One of the biggest political stories of 2016 has been Brexit and much of the debate both before and after June’s vote to leave the European Union has focused around whether Britain will be financially better or worse off after leaving the EU.
The “Vote Leave” campaign famously emblazoned their battle bus with a figure of €410 million, claiming that was what the UK sent to Brussels each week and that sum could be spent on the NHS instead. The figure was subsequently discredited, as it was a gross sum and didn’t take into account the fact that Britain also benefits from EU grants and funding.
However, a recent House of Commons briefing paper on the UK’s funding from the EU shows that Britain does, in fact, put more into the EU budget than it takes out. The UK has averaged around €12 billion in EU funding each year between 2011-15 but over that same period made an average net contribution of €15 billion.
Britain is one of nine EU members that are net contributors to the European Union’s budget (meaning they put in more money than they take out.) Here’s the House of Commons chart showing each member state’s net contributions against their EU funding:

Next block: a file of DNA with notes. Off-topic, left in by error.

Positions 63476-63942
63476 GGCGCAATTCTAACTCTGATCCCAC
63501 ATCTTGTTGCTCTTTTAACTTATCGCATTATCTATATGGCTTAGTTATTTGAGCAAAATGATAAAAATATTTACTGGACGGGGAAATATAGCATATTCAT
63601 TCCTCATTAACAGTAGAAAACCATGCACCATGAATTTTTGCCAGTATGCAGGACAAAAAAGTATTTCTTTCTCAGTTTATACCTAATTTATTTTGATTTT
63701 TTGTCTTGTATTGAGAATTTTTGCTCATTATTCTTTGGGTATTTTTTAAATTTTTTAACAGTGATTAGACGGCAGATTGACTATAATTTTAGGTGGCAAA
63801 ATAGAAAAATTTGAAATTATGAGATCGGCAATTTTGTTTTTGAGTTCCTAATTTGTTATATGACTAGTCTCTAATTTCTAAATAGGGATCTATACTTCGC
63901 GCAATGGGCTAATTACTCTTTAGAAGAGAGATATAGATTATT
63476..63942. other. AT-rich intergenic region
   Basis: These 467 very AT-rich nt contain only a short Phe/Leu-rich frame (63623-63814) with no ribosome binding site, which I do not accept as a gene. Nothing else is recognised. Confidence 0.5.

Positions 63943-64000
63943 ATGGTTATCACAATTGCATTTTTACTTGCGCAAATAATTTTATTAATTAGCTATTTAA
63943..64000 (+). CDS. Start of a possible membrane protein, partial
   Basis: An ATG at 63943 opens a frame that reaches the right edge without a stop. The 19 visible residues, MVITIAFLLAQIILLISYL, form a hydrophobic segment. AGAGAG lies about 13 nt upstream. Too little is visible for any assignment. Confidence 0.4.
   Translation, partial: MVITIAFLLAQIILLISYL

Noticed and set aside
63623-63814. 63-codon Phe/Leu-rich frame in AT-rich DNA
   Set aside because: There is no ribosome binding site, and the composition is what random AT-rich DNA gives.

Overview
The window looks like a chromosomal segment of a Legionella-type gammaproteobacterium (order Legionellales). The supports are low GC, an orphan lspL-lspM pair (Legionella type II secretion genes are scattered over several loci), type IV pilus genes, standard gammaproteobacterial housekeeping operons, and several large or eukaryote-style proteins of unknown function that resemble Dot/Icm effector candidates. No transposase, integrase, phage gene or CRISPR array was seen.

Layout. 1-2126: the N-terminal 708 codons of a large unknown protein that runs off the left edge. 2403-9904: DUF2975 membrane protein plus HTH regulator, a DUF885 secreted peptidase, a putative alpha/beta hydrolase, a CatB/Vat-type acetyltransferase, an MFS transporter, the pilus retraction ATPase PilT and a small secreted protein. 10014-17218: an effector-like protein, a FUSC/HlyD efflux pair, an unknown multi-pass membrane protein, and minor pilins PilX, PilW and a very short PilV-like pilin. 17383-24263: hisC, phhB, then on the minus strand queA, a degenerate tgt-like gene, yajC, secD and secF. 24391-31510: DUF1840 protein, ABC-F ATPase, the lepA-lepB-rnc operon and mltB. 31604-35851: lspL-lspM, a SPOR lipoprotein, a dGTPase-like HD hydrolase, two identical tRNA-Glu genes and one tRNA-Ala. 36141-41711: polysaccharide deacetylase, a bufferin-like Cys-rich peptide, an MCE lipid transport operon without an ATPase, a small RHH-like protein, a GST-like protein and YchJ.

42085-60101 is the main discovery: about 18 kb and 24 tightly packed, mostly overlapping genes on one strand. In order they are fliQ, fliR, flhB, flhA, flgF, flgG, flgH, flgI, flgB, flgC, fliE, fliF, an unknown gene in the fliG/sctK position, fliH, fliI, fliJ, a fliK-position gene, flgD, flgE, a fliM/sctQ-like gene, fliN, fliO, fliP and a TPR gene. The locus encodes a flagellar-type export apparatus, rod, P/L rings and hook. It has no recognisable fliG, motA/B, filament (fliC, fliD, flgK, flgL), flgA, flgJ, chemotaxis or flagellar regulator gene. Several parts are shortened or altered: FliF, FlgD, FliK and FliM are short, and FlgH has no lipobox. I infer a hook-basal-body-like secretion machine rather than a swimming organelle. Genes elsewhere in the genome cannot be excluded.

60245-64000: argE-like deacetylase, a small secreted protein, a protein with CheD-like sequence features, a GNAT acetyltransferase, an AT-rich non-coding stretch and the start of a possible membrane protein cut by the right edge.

The fact that Britain is a net contributor means that, in theory, the UK could stand to gain money after it leaves the EU. However, this does not account for any potential economic fluctuations as a result of Brexit — if the economy suffers then any gains from not paying into the budget could easily be wiped out by falling tax receipts.
There is also a very real possibility that the UK may have to keep paying into the EU budget if it wants to maintain access to the EU Single Market. The UK will also have to continue paying into the EU budget until it formally leaves the EU and senior European negotiators have signalled they will try and make Britain pay up to €60 billion to leave, to cover previous budget commitments, pension liabilities, and other costs.
In other words, while on paper it might look like leaving the EU will give Britain more money for inward investment, Brexit could end up costing the UK just as much as EU membership — or worse, more.